Tetris has been gobbling up free time and attention spans of devotees since long before Angry Birds and Candy Crush, but this colorful computer puzzle may be more than a diversion. A recent study in the Journal of Psychological Science showed how Tetris might help people block out memories of traumatic events.
When you suffer from post-traumatic stress disorder (PTSD)—whether it was caused by war, a natural disaster, or anything else—our mental programming is sometimes interrupted by vivid, intrusive memories of a disturbing previous experience. So it makes sense that researchers at the Medical Research Council Cognition and Brain Sciences Unit in Cambridge, UK found that a mental puzzle like Tetris might in turn disrupt the storage of traumatic memories after an event occurs.
Your brain doesn’t form memories instantaneously. Think of a court stenographer taking shorthand notes, which are later translated and filed, rather than a smartphone video that’s uploaded immediately to YouTube. Back in 2009, researchers found that people who were shown upsetting footage of accidents were less likely to have flashbacks if, within four hours, they spent half an hour playing Tetris. When people focus on the visual task of orienting all those little blocks in just the right way, they tend to overwhelm the court stenographer, and the details of the traumatic event aren’t properly filed. Thus the traumatic memory tends to be less intrusive later on.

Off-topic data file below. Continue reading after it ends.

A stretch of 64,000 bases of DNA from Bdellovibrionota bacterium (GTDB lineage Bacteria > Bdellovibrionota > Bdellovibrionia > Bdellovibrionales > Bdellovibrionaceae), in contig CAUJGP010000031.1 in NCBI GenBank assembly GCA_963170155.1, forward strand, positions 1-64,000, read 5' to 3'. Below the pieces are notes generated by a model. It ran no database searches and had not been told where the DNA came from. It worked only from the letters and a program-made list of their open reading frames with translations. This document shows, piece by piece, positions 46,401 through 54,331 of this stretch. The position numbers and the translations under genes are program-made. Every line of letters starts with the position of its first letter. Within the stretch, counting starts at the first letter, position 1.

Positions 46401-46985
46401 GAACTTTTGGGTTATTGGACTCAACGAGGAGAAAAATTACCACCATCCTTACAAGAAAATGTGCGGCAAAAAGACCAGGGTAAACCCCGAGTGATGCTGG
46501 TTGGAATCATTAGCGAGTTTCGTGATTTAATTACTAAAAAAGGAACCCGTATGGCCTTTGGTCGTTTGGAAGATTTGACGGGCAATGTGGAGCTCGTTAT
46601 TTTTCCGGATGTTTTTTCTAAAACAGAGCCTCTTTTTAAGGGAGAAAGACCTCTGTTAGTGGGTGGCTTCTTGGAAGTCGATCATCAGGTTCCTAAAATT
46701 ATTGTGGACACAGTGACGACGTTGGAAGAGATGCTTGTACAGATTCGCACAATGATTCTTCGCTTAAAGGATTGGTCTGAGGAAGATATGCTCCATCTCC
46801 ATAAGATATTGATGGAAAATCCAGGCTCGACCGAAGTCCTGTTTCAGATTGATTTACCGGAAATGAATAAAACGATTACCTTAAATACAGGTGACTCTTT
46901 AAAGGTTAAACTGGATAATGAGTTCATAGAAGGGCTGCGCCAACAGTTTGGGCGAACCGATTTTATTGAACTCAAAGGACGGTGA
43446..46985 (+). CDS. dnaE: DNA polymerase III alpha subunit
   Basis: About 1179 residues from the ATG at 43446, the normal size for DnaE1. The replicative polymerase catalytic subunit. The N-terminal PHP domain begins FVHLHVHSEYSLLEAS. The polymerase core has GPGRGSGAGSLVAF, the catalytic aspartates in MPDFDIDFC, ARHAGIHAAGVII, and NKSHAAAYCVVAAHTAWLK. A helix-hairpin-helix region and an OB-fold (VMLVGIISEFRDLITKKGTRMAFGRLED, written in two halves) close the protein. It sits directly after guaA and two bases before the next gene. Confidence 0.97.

The trouble with the 2009 study’s Tetris treatment was that within six hours, the brain’s ink has dried, the filing cabinets have been shut, and the memory is, in psychology lingo, consolidated. If you sleep on it, the memory solidifies even more. Given that survivors of earthquakes or bombings may not have Tetris on hand, there seemed to be little hope of successfully deploying colorful blocks to block PTSD.
But in the new study, Emily Holmes and her colleagues showed that, even the day after, upsetting memories can be mitigated with Tetris. The key is getting the memories to resurface by showing people some still photographs of the disturbing videos they’d seen the day before.
Here’s Jessica Griggs, writing for New Scientist:
This puts the memory back into the plastic state it was in before it was fully laid down, giving the team an opportunity to modify it. “It’s a bit like hard plasticine that’s a certain shape. When you warm it up, it becomes malleable and you can start reshaping it,” says Holmes.
There’s still a lot of work to be done before emergency responders start adding Game Boys to their gear, but the study authors are optimistic their work could have practical application as a preventative measure.
Given that almost one out of every 12 people will experience PTSD at some point in their lives, such a preventative measure is indeed desirable. And the Tetris treatment has a positive side effect: it’s amusing. As one of the early Tetris packages asserts, “From Russia, with fun.”